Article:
The Massachusetts Department of Education and Care recommends offering children the time, space, and materials they need to play—like holding recess or stocking your classroom with art supplies. It can also be helpful to consider creating a classroom makerspace—an area in your classroom stocked with creative tools that your students can use during free periods.
Avoid Questioning or Quizzing Children on Play
When children are able to engage in self-directed play, they’re more likely to sharpen their creativity skills. According to the Seattle Children’s Hospital, asking children questions in an attempt to “guide” their play into something more educational can dampen this effect.
Instead, allow students to choose the focus and direction of how they play to learn. Guided activities will always have a place in the classroom, but because play has a different purpose, it’s best to keep them separate.
Emphasize the Importance of Play with Families
If you are distance or hybrid teaching, it can be tough to make time for play in your classroom schedule. Educator Madeline Rogin recommends emphasizing with families that unstructured playtime is just as crucial as learning time so they make room for both at home.
To get families started, Raising Children has plenty of ideas for self-directed play available, including:
- Outdoor play
- Arts and crafts
- Dress-up games
- Sound and music play
- Gray, P. The Evolutionary Importance of Self-Directed Play. The Genius of Play. https://thegeniusofplay.org/genius/expert-advice/articles/the-evolutionary-importance-of-self-directed-play#.YG8ocEhKjfY
- Seattle Children’s Hospital. Child-Directed Play. https://www.seattlechildrens.org/health-safety/keeping-kids-healthy/development/child-directed-play/.
- Raising Children. School-age children at play. https://raisingchildren.net.au/school-age/play-media-technology/getting-play-started/school-children-at-play
- WellJourn. Encouraging Self Directed Play for Your Montessori Preschooler. January 2020. https://www.welljourn.org/2020/01/encouraging-self-directed-play-for-your-montessori-preschooler/.
- Ginsberg, K.R. The Importance of Play in Promoting Healthy Child Development and Maintaining Strong Parent-Child Bonds. Pediatrics: Official Journal of the American Academy of Pediatrics, January 2007, 119(1), pp. 182-191.
- Shafer, L. Summertime, Playtime. Harvard Graduate School of Education. June 2018. https://www.gse.harvard.edu/news/uk/18/06/summertime-playtime.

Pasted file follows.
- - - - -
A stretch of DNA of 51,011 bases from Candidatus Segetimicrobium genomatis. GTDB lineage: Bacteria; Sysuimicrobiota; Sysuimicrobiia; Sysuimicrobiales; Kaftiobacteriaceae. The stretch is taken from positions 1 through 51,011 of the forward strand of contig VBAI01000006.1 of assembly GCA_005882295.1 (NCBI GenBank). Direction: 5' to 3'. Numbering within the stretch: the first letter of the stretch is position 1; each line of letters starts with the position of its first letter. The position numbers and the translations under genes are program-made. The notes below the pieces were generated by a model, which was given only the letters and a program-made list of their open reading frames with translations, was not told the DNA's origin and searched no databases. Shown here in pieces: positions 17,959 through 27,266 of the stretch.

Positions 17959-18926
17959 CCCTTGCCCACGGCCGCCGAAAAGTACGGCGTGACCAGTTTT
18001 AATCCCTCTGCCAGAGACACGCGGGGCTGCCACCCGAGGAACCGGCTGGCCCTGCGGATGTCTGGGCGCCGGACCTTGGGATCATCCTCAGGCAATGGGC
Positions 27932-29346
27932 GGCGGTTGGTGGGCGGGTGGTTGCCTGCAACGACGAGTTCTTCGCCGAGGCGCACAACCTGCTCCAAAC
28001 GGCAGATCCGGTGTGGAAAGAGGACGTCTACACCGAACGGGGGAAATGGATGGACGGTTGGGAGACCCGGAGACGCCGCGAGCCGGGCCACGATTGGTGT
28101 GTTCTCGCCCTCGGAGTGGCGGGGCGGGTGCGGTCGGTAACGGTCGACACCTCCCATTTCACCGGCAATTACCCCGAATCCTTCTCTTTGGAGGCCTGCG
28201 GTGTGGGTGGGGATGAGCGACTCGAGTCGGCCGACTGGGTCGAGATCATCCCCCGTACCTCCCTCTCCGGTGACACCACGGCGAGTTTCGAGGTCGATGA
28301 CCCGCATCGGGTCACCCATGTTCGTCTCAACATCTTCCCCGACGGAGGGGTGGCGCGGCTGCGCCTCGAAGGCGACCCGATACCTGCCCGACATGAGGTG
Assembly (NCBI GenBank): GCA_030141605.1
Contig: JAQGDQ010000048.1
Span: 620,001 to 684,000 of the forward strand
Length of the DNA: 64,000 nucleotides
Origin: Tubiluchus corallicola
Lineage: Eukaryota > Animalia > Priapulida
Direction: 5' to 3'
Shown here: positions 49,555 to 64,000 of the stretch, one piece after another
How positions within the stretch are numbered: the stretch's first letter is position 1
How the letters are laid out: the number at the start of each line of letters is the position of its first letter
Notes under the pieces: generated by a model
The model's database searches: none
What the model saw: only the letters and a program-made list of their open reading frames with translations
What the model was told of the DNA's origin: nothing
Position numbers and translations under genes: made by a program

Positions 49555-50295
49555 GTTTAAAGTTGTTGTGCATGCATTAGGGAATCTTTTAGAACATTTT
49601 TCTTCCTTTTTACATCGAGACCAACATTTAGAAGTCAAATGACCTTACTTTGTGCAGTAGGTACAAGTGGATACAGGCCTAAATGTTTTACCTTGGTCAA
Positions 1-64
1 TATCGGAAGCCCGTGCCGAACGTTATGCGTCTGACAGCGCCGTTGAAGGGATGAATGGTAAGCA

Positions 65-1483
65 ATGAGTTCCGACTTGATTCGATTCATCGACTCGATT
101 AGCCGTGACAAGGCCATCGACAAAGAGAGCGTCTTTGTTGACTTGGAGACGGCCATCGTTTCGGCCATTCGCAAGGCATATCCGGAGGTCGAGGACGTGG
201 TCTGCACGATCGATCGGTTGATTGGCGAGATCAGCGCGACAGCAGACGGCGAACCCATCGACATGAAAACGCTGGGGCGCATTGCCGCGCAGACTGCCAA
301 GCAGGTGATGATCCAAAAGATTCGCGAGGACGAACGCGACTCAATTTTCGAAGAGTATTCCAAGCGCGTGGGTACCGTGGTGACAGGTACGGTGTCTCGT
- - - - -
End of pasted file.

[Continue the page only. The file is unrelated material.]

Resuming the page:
- Berkowicz, J., and Myers, A. The Importance of Play. Education Week. April 2014. https://www.edweek.org/teaching-learning/opinion-the-importance-of-play/2014/04
- Sussman, K.S. The importance of play in the preschool classroom. Texas Child Care Quarterly, 2012, 36(3). https://children.alabama.gov/wp-content/uploads/2017/12/Importance-of-Play-article.pdf,
- Wisconsin Department of Public Instruction. Early Childhood Education and Importance of Play. January 2019. https://dpi.wi.gov/news/dpi-connected/early-childhood-education-and-importance-play.
- Heden, R., and Sandberg, A. Play’s importance in school. Education Journal, June 2011, 39(3), pp. 317-329.
- Armstrong, M., and Zapata, K. The Importance of Play: How Kids Learn by Having Fun. Healthline. September 2020. https://www.healthline.com/health/the-importance-of-play.
- Massachusetts Department of Early Education and Care. School-Age Child Guidance Technical Assistance Paper. https://www.mass.gov/files/documents/2016/08/mo/child-guidance-school-age3.pdf.
- Rogin, M. Emphasizing the Importance of Play During Distance Learning. Edutopia. July 2020. https://www.edutopia.org/article/emphasizing-importance-play-during-distance-learning.
- Brooks, A. The Importance of Recess: Why Schools Need More Playtime. Rasmussen University. June 2018. https://www.rasmussen.edu/degrees/education/blog/importance-of-recess/.
- American Academy of Pediatrics. The Crucial Role of Recess in School. Pediatrics: Official Journal of the American Academy of Pediatrics, January 2013, 131(1), pp. 183-188.
- Harvard Health Publishing. The Importance of Recess. Harvard Medical School. July 2015. https://www.health.harvard.edu/exercise-and-fitness/the-importance-of-recess.